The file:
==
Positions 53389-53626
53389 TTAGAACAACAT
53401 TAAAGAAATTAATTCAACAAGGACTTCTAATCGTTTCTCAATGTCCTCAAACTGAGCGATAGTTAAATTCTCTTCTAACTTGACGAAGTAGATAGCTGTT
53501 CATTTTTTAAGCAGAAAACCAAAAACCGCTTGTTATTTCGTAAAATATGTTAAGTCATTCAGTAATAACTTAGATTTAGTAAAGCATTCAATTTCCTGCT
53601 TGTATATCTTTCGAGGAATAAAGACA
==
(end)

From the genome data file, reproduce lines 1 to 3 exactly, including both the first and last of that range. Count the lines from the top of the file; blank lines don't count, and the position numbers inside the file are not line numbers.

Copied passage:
Positions 53389-53626
53389 TTAGAACAACAT
53401 TAAAGAAATTAATTCAACAAGGACTTCTAATCGTTTCTCAATGTCCTCAAACTGAGCGATAGTTAAATTCTCTTCTAACTTGACGAAGTAGATAGCTGTT